Disaster aid receives support, but Gauthier incident clouds sessionMuch of nearly $168 million of new funds in the bill, and $12.7 million already appropriated but no longer needed for various projects, would head to Northeastern Minnesota.
By: Don Davis, State Capitol Bureau
ST. PAUL — Provisions to provide Minnesotans financial aid to recover from summer storms received little opposition this morning as two committees discussed a bill the full Legislature is to debate later today.
Much of nearly $168 million of new funds in the bill, and $12.7 million already appropriated but no longer needed for various projects, would head to Northeastern Minnesota. Officials from that part of the state thanked lawmakers for considering their needs.
“We’re all frustrated and angry that we are all here talking about expenditure of resources, and it is not to build, it is to rebuild...” Duluth Mayor Don Ness told the House Ways and Means Committee. “We are fixing what was not broken before a 24-hour storm.”
Ness added: “As much as the damage, this has been an emotional event.”
A 10-inch rainfall during 24 hours in June damaged roads, homes and other Duluth facilities. The same storm affected many other Northeastern Minnesota communities, some with severe damage, and to a lesser extent communities elsewhere in the state.
While legislators consider the disaster-relief bill, some House Republicans are in backroom talks about whether they can take action about another Duluth incident. They are looking into what they might do about Rep. Kerry Gauthier, DFL-Duluth, who told police he had oral sex with a 17-year-old boy at a rest area.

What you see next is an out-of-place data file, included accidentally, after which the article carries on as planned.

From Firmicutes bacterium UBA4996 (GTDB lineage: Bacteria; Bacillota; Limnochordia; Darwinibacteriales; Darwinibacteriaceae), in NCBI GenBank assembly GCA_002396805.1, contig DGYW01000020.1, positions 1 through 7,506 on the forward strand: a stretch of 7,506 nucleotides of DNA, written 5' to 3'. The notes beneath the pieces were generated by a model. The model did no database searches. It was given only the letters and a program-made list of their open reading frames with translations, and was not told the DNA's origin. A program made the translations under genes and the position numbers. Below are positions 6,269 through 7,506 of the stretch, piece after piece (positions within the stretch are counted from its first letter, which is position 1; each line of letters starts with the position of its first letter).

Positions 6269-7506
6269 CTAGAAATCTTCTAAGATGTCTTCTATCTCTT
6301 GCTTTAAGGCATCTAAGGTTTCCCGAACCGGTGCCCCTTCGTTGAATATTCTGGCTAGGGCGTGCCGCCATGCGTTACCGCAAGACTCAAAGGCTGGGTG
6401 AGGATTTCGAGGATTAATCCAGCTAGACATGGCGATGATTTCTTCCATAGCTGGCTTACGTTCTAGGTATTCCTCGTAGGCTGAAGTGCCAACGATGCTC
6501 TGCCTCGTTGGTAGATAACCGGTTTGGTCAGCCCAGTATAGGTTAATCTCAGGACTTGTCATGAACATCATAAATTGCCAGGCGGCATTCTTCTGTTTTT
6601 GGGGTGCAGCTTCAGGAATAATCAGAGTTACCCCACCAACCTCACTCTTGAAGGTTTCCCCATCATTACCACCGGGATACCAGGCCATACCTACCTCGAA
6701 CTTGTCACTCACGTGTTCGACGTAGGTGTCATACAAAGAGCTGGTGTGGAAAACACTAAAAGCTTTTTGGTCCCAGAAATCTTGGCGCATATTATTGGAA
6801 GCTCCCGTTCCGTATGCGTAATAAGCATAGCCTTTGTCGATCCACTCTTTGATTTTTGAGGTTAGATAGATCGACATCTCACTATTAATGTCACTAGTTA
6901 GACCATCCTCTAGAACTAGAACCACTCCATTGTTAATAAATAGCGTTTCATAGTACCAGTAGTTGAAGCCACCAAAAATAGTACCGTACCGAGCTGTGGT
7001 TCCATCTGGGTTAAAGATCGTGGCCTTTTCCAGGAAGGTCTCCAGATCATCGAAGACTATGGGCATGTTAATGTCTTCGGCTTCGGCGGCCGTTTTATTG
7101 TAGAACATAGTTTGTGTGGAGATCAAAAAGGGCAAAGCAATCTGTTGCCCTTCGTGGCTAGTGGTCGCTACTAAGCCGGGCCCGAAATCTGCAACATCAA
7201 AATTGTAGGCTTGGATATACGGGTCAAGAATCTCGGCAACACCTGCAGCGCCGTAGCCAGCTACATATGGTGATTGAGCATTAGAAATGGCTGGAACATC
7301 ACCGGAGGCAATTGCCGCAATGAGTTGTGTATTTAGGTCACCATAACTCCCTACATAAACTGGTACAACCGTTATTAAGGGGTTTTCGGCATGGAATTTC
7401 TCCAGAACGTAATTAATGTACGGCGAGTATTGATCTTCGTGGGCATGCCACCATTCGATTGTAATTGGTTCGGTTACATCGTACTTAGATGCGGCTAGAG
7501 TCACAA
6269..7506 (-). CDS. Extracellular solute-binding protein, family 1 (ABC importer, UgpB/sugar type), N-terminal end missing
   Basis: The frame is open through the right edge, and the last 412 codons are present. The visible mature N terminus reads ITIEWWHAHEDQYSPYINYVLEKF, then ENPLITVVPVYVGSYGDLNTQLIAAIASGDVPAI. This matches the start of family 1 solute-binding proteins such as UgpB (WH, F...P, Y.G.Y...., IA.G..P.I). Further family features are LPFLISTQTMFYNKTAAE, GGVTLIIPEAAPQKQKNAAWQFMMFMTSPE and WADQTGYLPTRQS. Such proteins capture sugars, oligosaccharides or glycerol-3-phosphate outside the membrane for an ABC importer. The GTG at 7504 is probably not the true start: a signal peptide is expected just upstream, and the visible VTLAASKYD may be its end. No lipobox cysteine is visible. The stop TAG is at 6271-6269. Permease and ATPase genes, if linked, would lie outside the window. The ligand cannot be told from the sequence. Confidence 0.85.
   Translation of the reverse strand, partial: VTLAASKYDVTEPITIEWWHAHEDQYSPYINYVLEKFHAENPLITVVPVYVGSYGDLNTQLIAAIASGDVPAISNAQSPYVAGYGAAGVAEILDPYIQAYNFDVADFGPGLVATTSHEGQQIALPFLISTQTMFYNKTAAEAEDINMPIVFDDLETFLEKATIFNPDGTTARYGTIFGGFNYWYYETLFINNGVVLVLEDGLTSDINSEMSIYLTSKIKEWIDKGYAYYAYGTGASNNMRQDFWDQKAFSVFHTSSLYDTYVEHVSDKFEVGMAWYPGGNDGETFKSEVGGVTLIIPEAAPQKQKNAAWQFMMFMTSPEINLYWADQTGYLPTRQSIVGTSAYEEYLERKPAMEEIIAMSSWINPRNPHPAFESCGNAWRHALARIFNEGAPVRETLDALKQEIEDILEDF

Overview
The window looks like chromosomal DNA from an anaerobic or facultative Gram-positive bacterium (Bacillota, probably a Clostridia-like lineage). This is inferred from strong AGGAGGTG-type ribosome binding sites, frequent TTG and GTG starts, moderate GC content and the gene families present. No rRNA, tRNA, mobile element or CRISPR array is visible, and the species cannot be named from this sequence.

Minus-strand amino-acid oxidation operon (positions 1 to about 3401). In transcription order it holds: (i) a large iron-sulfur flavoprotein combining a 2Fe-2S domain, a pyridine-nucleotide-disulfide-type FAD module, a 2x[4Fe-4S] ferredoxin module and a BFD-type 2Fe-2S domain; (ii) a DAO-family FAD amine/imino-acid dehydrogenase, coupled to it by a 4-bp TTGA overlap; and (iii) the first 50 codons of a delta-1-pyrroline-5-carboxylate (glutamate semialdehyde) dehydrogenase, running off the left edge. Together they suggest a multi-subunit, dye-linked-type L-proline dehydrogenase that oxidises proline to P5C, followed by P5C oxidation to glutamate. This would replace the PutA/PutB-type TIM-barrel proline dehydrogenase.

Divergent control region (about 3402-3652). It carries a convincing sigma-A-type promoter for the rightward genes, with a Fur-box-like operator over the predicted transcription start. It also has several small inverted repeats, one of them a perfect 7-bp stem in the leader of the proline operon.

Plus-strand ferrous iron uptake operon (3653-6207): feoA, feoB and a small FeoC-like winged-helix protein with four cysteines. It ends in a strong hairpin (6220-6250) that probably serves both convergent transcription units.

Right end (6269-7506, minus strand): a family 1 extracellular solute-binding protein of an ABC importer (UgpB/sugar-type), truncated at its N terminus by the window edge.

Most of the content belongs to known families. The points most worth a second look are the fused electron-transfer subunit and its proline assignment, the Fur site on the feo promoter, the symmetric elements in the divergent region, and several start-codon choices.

Since any action probably would need solid Republican support as well as some Democratic-Farmer-Laborite votes, taking official action would be difficult during the special session that legislative leaders and Democratic Gov. Mark Dayton called only for work on the disaster bill.
However, Dayton said he expects lawmakers to talk about other issues. The Gauthier incident is the most-discussed Capitol topic this week.
Gauthier had said he does not plan to attend the special session.
There was no public talk about Gauthier this morning while lawmakers considered disaster relief.
The bill being considered would provide almost $168 million in new funds, coming from both borrowing and using some from the state budget reserve.
An additional $12.7 million would be moved from funds that have been appropriated in past years, mostly for disaster relief, but not needed.
The biggest spending is $79 million for transportation, especially to repair or replace washed-out streets and highways.
The federal government eventually will pay more than $200 million to Minnesota, but some checks may not arrive for up to six years. The disaster bill provides funds to do needed repairs now, and once federal money arrives it will be put in state bank accounts.
Ways and Means Chairwoman Mary Liz Holberg, R-Lakeville, said some money will be available almost immediately, but other funds will not be spent for a couple of years.
The morning’s most emotional testimony came from Rep. Mary Murphy, DFL-Hermantown, who said this is the first time since she became a lawmaker in 1977 that she has dealt with such a disaster in her area.
Her constituents are frustrated, she said, because those who control government funds often said, “We don’t do basements.”
She said that hurts those affected by floods because they need furnaces, water heaters and other things in those basements.
Murphy was told some state funds would be available to people with basement problems.
The lawmaker said she trusts lawmakers and state agencies will do the right things and help flood victims.